Jerome Powell was born on February 4, 1953 in Washington, D.C. He does not have a PhD in economics – instead, he earned a Juris Doctor degree from Georgetown University Law Center in 1979. Under President George H. W. Bush, he worked as Undersecretary of the Treasury. He also has rich experience in the private sector – for example, in 1997-2005, he was a partner at the Carlyle Group, a New York-based private equity firm.
He is a current Federal Reserve Governor – he took office on May 25, 2012, to fill the unexpired term of Frederic Mishkin. In 2014, he was nominated for another term ending January 31, 2028.
On November 2, President Donald Trump nominated Powell to be the next Fed Chair. He took office on February 5, 2018, replacing Janet Yellen in that position.
Powell and Gold
How would Powell’s nomination impact the gold market? Well, probably not so much, as he has been always in line with Yellen and he never dissented at the, so de facto his nomination would probably result in keeping the status quo. This is why he is sometimes called a Republican version of Yellen.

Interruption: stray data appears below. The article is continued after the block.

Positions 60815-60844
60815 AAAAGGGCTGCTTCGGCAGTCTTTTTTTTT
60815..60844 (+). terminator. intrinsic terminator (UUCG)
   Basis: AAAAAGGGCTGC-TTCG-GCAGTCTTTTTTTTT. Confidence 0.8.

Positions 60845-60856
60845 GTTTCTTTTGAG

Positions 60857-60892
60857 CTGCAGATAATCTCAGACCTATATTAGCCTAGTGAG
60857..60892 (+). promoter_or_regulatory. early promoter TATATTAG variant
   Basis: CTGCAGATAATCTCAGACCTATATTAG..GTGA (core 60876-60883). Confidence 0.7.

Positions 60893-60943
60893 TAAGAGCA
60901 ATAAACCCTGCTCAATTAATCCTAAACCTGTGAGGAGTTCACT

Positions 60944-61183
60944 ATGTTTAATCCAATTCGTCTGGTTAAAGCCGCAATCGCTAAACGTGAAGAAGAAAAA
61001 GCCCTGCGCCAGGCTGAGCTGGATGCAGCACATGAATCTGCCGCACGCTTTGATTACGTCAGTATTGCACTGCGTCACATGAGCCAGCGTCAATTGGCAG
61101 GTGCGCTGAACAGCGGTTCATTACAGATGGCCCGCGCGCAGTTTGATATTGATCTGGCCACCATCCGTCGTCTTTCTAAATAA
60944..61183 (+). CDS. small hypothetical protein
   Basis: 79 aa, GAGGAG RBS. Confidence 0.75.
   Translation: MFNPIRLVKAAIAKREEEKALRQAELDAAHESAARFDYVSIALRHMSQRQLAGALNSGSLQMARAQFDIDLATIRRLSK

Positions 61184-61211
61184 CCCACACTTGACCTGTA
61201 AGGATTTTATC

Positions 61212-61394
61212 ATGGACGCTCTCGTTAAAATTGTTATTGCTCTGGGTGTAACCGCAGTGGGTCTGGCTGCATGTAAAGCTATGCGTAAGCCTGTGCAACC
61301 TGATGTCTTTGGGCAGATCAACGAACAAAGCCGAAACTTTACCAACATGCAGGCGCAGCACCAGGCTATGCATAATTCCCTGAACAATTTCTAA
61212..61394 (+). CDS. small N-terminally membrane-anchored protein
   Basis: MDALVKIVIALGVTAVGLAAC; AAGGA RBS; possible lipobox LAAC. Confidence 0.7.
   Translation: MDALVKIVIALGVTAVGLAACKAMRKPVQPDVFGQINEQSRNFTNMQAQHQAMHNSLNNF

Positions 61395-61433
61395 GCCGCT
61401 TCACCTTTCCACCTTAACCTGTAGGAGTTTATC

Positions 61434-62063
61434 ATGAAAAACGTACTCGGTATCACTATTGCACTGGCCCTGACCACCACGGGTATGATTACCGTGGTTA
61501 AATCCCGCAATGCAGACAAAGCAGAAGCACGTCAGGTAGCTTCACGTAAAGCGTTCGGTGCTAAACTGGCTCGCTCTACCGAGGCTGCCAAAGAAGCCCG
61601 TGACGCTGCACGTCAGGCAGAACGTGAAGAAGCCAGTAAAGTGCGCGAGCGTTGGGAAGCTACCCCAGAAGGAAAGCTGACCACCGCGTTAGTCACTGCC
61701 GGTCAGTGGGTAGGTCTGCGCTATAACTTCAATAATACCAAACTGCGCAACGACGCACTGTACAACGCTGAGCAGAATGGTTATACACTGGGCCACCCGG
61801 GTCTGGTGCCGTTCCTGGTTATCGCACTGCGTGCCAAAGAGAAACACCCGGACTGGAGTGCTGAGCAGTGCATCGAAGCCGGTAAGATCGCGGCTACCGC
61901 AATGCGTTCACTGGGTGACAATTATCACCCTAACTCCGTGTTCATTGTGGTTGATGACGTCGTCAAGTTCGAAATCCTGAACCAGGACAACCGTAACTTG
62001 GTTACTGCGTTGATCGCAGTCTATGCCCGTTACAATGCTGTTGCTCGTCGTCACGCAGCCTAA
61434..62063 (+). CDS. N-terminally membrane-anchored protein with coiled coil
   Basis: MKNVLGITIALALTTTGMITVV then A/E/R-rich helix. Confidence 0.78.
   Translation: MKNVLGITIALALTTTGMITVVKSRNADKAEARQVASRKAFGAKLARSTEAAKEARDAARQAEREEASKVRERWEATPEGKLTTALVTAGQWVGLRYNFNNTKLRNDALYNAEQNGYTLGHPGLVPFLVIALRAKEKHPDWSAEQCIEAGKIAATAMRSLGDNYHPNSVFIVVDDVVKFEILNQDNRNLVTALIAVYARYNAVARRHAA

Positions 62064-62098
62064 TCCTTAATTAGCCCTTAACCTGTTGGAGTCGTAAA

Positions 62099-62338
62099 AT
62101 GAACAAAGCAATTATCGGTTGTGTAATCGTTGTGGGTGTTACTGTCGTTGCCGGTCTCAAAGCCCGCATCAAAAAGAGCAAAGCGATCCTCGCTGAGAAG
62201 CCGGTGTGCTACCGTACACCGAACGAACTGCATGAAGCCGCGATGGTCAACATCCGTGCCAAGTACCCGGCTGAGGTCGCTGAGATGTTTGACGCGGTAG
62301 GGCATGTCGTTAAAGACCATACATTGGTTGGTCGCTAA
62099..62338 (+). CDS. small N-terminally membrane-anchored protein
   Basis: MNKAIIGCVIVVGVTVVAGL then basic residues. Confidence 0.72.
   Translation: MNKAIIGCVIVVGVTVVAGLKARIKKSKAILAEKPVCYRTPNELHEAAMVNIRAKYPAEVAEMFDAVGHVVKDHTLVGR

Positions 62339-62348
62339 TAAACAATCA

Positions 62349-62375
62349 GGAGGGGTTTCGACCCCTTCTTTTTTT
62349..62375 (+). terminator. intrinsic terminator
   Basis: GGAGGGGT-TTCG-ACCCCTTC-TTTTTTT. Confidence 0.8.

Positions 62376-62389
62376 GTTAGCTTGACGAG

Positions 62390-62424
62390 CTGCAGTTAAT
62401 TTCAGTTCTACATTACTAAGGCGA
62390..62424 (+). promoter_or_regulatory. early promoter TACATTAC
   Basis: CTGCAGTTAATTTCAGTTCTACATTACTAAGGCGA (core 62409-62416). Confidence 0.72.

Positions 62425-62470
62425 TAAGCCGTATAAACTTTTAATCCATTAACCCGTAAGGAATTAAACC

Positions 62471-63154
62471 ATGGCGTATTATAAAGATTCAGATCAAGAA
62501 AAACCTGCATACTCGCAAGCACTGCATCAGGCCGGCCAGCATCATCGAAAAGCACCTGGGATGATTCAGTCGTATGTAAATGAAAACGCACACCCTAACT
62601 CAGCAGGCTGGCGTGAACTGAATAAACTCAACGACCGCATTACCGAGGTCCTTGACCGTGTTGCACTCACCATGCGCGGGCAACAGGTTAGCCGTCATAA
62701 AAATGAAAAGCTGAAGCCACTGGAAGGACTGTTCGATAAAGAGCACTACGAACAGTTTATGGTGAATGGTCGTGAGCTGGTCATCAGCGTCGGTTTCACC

However, such a view is probably inaccurate. Powell may be actually a bit more hawkish than Yellen, as he was skeptical of the third round ofstarted in 2012. Moreover, improved macroeconomic conditions and the more hawkish composition of the in 2018 could encourage (or even force) him to also be more hawkish. Additionally, his approach toward financial regulation would be softer.
Hence, Powell’s leadership might be worse than Yellen’s for the gold market – not necessarily because of Powell’s different nature, but due to personal shifts within the FOMC and distinct macroeconomic environment in which he would have to act.
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